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Re: [Tinycc-devel] llvm IR target

From: mobi phil
Subject: Re: [Tinycc-devel] llvm IR target
Date: Wed, 12 Mar 2014 14:36:53 +0100


first about boost preprocessor: There is this
framework called cos, that has some interesting approach to object oriented c.
http://ldeniau.web.cern.ch/ldeniau/oopc.html  (preciselly http://sourceforge.net/projects/cos/)
This framework uses macros similar to BOOST. And wrote from scratch my
ones, but what I did was more like in cos.

Unfortunately all went well well until I realized that I need to carry over 
type information for type safety, and that was impossible with macros. 

Given an _expression_ (not yet 100% decided about the syntax)

$[MyClass]object := @(new, $MyClass);

[MyClass] on the left side specifies the type as attribute
$MyClass on the right side is a global factory

later I want something like

$[MyOtherClass]otherObject := @(now, $MyOtherClass, $object)

need to carry over (during compilation) the type of $object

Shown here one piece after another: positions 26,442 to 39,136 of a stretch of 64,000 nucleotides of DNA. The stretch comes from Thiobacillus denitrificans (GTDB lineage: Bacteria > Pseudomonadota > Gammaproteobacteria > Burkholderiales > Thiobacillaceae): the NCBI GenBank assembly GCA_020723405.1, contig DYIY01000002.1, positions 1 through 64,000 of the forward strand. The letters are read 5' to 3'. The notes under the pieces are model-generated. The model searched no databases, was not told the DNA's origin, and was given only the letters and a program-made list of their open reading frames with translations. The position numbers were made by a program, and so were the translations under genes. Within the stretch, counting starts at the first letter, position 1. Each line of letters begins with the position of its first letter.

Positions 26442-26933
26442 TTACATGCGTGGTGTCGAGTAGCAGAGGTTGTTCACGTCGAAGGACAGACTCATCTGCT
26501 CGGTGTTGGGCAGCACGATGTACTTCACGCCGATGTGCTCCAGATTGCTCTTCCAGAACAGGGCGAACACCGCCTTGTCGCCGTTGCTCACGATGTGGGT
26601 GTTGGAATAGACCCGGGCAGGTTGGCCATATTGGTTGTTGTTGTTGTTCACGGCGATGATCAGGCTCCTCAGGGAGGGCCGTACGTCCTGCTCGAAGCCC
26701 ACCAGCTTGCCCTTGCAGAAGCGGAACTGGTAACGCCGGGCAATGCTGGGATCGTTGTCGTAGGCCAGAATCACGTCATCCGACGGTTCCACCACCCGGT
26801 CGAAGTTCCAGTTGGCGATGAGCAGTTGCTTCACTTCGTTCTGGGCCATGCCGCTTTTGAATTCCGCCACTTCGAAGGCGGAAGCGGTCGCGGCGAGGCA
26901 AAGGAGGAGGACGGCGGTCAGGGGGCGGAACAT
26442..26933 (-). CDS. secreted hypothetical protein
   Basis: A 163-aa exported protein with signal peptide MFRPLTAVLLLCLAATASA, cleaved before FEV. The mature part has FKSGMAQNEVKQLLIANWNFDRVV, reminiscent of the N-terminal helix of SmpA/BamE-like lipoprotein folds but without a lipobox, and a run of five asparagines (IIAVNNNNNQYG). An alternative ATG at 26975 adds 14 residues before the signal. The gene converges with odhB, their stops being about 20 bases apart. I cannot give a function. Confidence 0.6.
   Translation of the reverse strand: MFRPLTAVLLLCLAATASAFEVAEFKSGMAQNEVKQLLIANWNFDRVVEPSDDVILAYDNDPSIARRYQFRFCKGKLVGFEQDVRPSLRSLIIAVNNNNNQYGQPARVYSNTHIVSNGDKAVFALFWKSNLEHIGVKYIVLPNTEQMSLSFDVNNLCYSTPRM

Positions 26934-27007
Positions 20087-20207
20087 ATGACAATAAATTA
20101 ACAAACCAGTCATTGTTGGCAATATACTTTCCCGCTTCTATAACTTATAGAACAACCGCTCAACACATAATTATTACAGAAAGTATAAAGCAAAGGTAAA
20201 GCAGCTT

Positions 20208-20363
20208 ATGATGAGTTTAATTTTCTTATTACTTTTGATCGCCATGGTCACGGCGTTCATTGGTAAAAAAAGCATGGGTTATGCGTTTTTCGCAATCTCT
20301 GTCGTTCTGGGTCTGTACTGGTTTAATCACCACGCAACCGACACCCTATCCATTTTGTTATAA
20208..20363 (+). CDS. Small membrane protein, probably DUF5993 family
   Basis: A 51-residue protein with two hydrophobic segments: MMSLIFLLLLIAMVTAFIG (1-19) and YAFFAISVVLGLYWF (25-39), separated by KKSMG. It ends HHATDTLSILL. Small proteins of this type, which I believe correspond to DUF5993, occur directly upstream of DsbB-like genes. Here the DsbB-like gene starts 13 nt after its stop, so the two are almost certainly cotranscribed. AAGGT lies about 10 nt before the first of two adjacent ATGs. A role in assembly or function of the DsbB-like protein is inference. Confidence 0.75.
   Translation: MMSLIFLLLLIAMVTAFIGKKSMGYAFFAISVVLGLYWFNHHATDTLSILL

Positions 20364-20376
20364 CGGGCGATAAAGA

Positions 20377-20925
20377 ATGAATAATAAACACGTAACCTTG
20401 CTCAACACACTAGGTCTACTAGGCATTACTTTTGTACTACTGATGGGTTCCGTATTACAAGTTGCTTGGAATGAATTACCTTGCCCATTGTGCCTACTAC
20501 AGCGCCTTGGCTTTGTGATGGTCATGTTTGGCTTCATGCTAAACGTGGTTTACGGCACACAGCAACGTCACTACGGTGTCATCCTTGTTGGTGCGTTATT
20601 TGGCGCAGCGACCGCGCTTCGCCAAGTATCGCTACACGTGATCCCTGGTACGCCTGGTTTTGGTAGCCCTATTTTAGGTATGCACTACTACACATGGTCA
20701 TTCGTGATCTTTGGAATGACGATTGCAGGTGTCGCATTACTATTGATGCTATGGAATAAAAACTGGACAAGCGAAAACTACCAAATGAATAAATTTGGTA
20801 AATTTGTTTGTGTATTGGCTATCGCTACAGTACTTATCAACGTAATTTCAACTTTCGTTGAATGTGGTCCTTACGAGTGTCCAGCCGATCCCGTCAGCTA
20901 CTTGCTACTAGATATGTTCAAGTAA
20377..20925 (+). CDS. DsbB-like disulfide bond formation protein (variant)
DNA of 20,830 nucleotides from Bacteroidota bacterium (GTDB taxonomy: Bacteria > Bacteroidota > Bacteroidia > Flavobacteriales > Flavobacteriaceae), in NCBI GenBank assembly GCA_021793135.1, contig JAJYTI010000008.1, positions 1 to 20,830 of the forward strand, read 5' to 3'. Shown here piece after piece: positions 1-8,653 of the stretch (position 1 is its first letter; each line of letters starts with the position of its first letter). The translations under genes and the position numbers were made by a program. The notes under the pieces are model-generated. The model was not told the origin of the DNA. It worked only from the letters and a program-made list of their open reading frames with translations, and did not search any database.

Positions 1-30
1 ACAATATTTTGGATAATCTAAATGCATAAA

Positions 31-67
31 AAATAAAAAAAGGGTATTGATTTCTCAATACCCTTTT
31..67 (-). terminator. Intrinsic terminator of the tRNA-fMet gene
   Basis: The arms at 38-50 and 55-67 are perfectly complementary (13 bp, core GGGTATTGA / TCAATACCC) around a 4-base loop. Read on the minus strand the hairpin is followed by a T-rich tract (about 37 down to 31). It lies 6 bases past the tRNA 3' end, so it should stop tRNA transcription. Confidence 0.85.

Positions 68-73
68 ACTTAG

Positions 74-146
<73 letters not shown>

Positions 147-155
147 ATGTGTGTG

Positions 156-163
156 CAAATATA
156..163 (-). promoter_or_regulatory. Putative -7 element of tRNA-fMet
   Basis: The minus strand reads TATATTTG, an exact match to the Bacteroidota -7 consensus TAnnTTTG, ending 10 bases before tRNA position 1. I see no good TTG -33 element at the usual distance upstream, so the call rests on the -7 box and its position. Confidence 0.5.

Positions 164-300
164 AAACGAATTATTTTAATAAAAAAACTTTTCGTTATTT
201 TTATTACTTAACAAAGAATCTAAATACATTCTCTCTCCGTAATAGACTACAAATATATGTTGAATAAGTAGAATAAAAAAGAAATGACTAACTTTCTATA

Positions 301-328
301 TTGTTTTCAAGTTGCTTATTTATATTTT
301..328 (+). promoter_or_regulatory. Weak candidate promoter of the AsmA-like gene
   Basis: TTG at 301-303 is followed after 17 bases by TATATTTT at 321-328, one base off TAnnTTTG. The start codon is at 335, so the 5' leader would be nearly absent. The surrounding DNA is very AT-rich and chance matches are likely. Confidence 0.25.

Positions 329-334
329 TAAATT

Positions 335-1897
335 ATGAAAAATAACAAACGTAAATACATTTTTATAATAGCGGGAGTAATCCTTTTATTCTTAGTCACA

for type checking (polymorfism etc)

the @(....) "decorator" is a function call. (I call decorators all the extensions)

Another option is to just pull out the TCC parser into a separate
piece of code. The actual parser code is fairly straightforward, so
once copied into another project/sub-project/file it should be fairly
easy to extend. If your extensions are going to have similar syntax to
existing TCC constructs (e.g. if class/object declarations are similar
to structure declarations) then you should even be able to copy&paste
syntax forms. From that point you would just need to provide the
function that the parser actually calls. I assume that this would also
be a good way to dip your toes into compiler design without jumping
into the deep end all at once.

Indeed, thanks for suggesting, was thinking yesterday after spending 2 hours
to hack the tcc... Was trying to understand how to build into the existing 
tcc source  both "direct" compilation using my decorators.

As you may have noticed the syntax is a bit special. Uses '@' and '$'.
@ for decorators, and $ for referencing decorator instances. (These are
supposed to be more than objects)

The reason to use these is that the parsing/grammar would be easier
and the syntax will be also more visible (though a bit more typing)


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